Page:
“Currently about 75 percent of the psych field is dominated by women… I think less women will feel inclined to work in psychology, as the field has been showing signs of reverting [to being male-dominated]. The pay gap definitely intimidates me,” Julia Webb ’22 said. Women are less likely to join a specific professional field if it is more male-dominated, as gender discrimination would be more prevalent as a result. This fear of gender discrimination in a specific profession will also directly lead to gender discrimination being more occurrent in said field as fewer women will join the combat against gender discrimination.
On the other hand, some students hold greater hope for the future.
“The pay gap will change by the time that our class will enter the workforce. Generation Z is known to be vocal about their opinions on social issues… I am confident that with our generation’s vocalness, the gender gap can be bridged… they don’t intimidate me,” said Katelyn Robinson ’22, a student interested in pursuing fashion. In contrast to Webb’s fear, Robinson is more so confident in her generation’s ability to close the pay gap. However, her hope may be in vain as Hofstra University warns that the gender pay gap will not be closed until 2059, if the current rates continue.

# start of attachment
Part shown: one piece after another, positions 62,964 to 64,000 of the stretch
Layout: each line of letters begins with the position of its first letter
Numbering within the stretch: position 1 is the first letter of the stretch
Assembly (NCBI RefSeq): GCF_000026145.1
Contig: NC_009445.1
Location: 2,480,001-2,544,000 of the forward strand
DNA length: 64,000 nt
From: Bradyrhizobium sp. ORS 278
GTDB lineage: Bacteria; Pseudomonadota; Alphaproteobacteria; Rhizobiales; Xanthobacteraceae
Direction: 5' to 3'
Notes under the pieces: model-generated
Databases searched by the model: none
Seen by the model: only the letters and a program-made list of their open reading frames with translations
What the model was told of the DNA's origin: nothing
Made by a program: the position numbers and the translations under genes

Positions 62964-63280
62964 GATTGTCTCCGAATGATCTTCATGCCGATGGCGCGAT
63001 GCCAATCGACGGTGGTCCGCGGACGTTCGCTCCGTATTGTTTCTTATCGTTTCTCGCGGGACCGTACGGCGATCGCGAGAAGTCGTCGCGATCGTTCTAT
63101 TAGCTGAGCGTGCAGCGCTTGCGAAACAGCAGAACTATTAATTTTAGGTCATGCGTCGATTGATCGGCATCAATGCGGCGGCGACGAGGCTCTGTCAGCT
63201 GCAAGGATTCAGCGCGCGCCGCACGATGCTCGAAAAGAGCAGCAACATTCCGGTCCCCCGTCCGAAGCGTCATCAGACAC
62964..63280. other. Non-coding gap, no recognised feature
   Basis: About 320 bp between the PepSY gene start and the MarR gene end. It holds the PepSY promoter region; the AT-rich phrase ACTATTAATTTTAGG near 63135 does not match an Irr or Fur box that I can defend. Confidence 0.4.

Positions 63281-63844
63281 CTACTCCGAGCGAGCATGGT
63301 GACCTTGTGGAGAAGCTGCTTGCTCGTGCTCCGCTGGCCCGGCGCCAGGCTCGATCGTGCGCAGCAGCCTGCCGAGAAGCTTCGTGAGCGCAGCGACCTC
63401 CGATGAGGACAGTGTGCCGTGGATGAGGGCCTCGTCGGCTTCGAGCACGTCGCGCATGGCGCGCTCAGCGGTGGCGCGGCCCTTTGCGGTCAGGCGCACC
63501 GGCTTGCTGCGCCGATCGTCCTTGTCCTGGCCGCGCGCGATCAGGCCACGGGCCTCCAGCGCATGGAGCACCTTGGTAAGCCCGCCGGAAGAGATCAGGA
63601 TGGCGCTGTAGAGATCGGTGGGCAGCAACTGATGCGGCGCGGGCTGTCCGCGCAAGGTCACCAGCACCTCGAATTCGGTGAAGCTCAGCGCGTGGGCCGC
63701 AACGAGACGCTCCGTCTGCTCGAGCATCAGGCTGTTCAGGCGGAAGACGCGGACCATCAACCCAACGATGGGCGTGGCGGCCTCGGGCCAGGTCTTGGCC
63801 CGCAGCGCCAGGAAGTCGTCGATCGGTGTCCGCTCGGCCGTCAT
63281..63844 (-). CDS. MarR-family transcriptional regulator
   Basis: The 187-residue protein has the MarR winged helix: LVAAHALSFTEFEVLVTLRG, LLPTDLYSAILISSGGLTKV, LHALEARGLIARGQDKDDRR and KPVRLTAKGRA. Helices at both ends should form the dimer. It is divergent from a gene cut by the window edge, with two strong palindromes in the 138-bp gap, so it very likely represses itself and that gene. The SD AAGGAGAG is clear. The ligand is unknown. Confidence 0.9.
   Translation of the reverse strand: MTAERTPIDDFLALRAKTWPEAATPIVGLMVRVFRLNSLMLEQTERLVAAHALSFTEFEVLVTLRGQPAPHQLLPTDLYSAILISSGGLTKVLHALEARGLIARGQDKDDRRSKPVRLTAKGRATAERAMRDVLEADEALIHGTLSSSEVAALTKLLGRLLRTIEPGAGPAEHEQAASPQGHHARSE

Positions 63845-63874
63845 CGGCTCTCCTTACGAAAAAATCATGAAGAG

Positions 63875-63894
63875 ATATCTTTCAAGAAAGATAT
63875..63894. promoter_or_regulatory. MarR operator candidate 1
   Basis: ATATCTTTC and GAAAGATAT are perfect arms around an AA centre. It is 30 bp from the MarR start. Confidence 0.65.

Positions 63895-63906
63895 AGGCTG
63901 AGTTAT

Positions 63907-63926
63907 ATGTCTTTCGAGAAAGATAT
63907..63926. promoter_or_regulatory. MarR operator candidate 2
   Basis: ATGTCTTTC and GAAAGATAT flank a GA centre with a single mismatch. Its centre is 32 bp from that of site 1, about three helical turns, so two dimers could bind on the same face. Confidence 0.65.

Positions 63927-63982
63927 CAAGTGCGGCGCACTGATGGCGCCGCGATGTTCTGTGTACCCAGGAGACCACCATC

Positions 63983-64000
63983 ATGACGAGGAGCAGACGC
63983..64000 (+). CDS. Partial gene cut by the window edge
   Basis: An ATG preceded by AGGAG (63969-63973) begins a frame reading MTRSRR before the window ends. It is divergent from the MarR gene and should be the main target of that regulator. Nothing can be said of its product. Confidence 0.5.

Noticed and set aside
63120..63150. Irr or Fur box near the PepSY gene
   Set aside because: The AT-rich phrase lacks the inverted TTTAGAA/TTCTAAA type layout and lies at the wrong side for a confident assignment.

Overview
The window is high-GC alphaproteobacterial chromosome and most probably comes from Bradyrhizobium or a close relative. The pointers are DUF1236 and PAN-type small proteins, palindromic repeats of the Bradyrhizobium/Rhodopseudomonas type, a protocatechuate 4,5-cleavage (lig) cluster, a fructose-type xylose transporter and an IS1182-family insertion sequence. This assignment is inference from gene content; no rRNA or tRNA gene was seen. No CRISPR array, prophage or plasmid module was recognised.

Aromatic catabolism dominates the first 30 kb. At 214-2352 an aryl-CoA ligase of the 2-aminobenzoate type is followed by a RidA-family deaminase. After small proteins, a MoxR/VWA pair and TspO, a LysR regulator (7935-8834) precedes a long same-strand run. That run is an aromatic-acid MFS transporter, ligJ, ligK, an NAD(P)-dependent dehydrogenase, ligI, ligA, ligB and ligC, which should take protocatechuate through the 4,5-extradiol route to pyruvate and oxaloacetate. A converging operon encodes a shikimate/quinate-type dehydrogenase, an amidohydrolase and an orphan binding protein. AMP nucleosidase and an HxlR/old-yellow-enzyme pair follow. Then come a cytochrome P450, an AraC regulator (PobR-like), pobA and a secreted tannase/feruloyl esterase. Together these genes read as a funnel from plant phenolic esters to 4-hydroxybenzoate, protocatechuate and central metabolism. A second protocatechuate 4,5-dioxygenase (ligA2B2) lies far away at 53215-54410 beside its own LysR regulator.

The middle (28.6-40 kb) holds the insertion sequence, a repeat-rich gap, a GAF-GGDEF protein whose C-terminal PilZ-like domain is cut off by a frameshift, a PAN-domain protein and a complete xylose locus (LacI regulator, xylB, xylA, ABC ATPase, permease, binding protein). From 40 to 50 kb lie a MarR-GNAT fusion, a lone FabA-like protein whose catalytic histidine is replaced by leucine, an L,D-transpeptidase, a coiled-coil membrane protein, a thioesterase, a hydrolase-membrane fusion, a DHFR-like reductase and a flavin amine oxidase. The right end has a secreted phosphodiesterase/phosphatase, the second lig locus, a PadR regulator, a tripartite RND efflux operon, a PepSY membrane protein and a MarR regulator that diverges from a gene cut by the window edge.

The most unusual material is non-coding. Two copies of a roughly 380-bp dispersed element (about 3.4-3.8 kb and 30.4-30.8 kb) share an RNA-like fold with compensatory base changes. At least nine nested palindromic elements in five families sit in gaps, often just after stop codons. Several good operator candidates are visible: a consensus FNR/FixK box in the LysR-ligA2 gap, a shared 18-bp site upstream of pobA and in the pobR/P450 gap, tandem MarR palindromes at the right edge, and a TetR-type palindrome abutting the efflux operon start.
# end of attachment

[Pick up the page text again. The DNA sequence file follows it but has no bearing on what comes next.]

The information provided above can be detrimental to women as gender discrimination can cause low self-esteem, isolation from coworkers, mental health issues, workplace conflict, pregnancy complications, among others. Understanding the severity of this issue, it is crucial to consider solutions to end gender discrimination and bridge not only the pay and promotion gap, but the intimidation caused by said gap. While most articles will suggest increasing wages for female employees or having groups focused on promoting women, which would be the most efficient way to combat gender discrimination, we can work to bridge this gap on a smaller scale in our own Edison High School community.